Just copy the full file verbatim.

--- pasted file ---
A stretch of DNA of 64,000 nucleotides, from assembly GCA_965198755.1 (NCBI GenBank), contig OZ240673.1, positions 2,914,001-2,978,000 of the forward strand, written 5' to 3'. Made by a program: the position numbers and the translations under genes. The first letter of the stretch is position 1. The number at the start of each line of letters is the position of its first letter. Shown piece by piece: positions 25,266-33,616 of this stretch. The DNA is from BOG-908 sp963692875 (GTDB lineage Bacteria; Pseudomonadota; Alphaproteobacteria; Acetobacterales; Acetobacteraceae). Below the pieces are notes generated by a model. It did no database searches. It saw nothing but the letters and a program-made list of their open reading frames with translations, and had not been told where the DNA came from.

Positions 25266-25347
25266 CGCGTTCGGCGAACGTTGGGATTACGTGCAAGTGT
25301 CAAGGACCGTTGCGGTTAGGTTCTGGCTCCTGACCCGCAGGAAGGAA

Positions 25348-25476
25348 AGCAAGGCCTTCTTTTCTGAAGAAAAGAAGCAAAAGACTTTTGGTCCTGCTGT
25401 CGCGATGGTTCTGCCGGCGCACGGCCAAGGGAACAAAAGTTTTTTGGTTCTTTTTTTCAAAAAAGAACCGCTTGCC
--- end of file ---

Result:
A stretch of DNA of 64,000 nucleotides, from assembly GCA_965198755.1 (NCBI GenBank), contig OZ240673.1, positions 2,914,001-2,978,000 of the forward strand, written 5' to 3'. Made by a program: the position numbers and the translations under genes. The first letter of the stretch is position 1. The number at the start of each line of letters is the position of its first letter. Shown piece by piece: positions 25,266-33,616 of this stretch. The DNA is from BOG-908 sp963692875 (GTDB lineage Bacteria; Pseudomonadota; Alphaproteobacteria; Acetobacterales; Acetobacteraceae). Below the pieces are notes generated by a model. It did no database searches. It saw nothing but the letters and a program-made list of their open reading frames with translations, and had not been told where the DNA came from.

Positions 25266-25347
25266 CGCGTTCGGCGAACGTTGGGATTACGTGCAAGTGT
25301 CAAGGACCGTTGCGGTTAGGTTCTGGCTCCTGACCCGCAGGAAGGAA

Positions 25348-25476
25348 AGCAAGGCCTTCTTTTCTGAAGAAAAGAAGCAAAAGACTTTTGGTCCTGCTGT
25401 CGCGATGGTTCTGCCGGCGCACGGCCAAGGGAACAAAAGTTTTTTGGTTCTTTTTTTCAAAAAAGAACCGCTTGCC